rats and diseases

Rat Diseases & Fire Risk

RATS: Diseases & Risks!

Why Are Rats So Feared

Rats, Fire and Disease: The Brown Rat (Rattus norvegicus) is among the most common rodents found in the UK and the rodent you are most likely to encounter in your cellar, attic, cavity wall or even beneath your feet, under the floorboards.

Rodents have a reputation for spreading disease and causing destruction to all manner of property, yet it is our own relationship with these clever creatures, honed over thousands of years that’s responsible for their undeniable success.

Dangers & Diseases Carried and Caused by Rats

diseases and rats

Love them or loathe them, rats and their activities lead to human death. Although brown rats are amazing creatures, and when domesticated make cuddly little pets, in the wild they carry dangerous germs. Rat damage often leads to house fires and flooded properties.

Rat urine stains on ceilings, smears on kitchen counters and white goods and droppings under baths and kitchen counters all require remediation that can cost nothing more than some kitchen towel and spray.
Unfortunately, most restoration costs hundreds, and sometimes thousands!


Are You Insured For Damage Caused By Rodents?

On thorough inspection of the damage made, your property may require complete re-wiring, roof re-felting, ceiling replacements, and the list of destruction costing many thousands goes on and on. In many cases, you will not be insured for damage caused by rodents.

Rats Cause Fires! Numerous sources estimated that between 10% and 40% of unexplained house fires are caused by common rodents that include squirrels and mice.
Internal flooding from damage to pipe-work that’s been gnawed can cost many thousands to remedy and is not uncommon. Old and neglected gas supply pipes may also be affected.
Electrical wiring can also suffer extensive hidden damage and increase the risks associated with fires and electrocution especially in properties with outdated consumer units that lack modern circuit breakers.
The damage doesn’t just stop there though! Loft and cavity wall insulation can be heavily contaminated with urine, faeces, dead rodent bodies, fir, stored food debris and an alarming summer stench that attracts flies and all manner of other insect pests – as well as more rats and rodent vermin.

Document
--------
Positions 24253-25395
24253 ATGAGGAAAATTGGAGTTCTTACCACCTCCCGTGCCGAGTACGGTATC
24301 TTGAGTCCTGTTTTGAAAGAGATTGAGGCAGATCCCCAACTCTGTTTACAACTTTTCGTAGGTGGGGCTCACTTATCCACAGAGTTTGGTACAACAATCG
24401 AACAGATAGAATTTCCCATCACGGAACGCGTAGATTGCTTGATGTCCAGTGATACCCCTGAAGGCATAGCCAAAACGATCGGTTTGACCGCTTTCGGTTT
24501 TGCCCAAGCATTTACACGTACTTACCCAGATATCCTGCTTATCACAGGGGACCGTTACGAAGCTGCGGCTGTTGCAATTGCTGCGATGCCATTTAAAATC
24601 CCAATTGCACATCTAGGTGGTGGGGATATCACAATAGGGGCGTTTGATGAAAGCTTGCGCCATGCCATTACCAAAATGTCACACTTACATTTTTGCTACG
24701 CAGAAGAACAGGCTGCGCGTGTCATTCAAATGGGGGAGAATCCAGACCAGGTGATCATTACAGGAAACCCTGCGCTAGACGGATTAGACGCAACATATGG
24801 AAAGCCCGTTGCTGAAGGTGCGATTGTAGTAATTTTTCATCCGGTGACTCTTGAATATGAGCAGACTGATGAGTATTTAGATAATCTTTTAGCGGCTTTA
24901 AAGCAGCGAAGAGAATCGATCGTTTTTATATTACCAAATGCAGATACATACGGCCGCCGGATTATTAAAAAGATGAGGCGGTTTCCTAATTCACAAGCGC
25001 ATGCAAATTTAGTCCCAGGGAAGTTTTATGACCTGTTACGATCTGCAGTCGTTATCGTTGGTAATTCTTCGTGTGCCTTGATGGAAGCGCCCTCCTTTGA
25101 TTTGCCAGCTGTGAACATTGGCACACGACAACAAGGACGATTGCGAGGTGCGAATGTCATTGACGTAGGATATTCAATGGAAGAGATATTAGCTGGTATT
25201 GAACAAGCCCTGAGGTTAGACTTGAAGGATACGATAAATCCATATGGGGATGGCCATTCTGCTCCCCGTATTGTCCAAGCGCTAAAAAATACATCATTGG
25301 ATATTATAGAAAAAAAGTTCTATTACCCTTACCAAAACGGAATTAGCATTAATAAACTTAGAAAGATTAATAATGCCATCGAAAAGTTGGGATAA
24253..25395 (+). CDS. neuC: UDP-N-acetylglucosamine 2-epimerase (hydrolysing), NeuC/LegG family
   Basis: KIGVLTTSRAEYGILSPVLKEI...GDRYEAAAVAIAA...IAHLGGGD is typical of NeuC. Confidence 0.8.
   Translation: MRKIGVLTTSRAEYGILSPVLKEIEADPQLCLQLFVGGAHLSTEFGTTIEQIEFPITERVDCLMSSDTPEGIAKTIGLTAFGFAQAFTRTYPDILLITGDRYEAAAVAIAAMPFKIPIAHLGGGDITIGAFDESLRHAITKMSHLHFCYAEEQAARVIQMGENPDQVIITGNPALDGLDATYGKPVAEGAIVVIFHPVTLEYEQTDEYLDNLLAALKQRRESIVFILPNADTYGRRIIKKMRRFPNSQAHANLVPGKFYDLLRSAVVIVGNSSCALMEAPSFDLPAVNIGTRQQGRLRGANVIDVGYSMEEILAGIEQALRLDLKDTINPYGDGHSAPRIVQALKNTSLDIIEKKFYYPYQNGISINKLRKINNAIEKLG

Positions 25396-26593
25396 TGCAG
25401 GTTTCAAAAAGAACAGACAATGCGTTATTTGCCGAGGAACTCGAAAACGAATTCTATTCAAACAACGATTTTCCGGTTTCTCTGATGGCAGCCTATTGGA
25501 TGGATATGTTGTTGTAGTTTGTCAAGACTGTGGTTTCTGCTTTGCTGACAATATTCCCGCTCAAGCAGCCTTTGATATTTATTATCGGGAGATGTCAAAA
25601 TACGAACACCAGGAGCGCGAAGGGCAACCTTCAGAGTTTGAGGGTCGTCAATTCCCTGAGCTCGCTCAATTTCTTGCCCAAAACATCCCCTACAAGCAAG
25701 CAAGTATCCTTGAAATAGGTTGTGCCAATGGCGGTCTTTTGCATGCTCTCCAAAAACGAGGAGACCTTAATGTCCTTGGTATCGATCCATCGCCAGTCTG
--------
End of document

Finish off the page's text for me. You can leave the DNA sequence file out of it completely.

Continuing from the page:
Rats will often choose to urinate in the same place, and this can cause unsightly stains on ceilings or even walls where cavity wall insulation is present.
At The Bristol Rat Company, we know only too well the horrors to be discovered when carrying out a professional inspection.
In short, we know where to look, what to look for and how to eradicate, remediate and prevent rodent activity before further damage is caused to your property or harm caused to you or those around you.


How Rats and Similar rodents Contaminate Your Food

Food is always at risk from contamination, where it is not stored in robust containers.

Often food that is left out is disturbed by foraging rodents and contaminated with faeces, urine, fur and other contaminants – all of which carry harmful microorganisms.
Food preparation surfaces and food preparation equipment is also commonly contaminated and it is no coincidence that rodent activity is the most common cause of food premises closures by environmental health officers.


Diseases transmitted by Rats

Having livestock, dogs or cats living in your garden increases the likely hood of external rat infestation, and internal infestations are common in neglected properties. Your cellar and roof spaces are prime locations for small animals to live and thrive especially in properties with unlined cellars or cavity walls where access to vermin of all kinds is easily achieved.


Plague (Yersinia pestis)

The plague is by far the most well known of all the diseases to be associated with the wild rat. It was, in fact, the rat flea that spread the bacterial organism Yersinia pestis leading to the death of one-third of Europe’s human population in the 1300s.

Fortunately, the last indigenous case in the UK was in 1918, however even today; this frightening disease is still causing death in many countries around the world.


Weil’s disease (Leptospirosis)

This is a notifiable disease, and with up to 50% or more of wild rats being infected with this killer disease, it is little wonder that it ranks as number two of the most well-known rat pathogens.

Spread from wild rats to humans via urine, this bacteria proves fatal to people young and old throughout the world every year, so should not be underestimated.
It is a virulent organism, surviving in our homes and outdoor spaces – remaining infectious for months.